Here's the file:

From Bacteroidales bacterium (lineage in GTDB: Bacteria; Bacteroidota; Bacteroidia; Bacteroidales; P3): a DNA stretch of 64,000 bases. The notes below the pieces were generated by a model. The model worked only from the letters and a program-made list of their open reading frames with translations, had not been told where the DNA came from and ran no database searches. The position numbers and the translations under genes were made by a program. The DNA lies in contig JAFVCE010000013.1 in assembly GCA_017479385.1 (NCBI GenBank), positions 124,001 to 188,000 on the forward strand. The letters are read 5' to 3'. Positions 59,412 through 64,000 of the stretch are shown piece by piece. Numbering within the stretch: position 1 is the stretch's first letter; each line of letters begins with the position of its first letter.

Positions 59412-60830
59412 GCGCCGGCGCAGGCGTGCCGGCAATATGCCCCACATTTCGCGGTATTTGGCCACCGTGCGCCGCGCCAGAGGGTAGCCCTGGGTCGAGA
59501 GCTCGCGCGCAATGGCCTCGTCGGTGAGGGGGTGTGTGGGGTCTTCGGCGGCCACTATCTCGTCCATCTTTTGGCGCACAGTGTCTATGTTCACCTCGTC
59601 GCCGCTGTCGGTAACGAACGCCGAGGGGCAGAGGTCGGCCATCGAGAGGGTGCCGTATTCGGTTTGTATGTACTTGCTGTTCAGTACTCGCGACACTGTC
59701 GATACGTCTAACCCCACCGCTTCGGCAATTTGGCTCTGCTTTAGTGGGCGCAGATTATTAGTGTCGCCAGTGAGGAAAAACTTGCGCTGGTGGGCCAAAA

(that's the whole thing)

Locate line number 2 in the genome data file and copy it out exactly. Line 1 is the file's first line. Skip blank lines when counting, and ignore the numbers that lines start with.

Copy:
Positions 59412-60830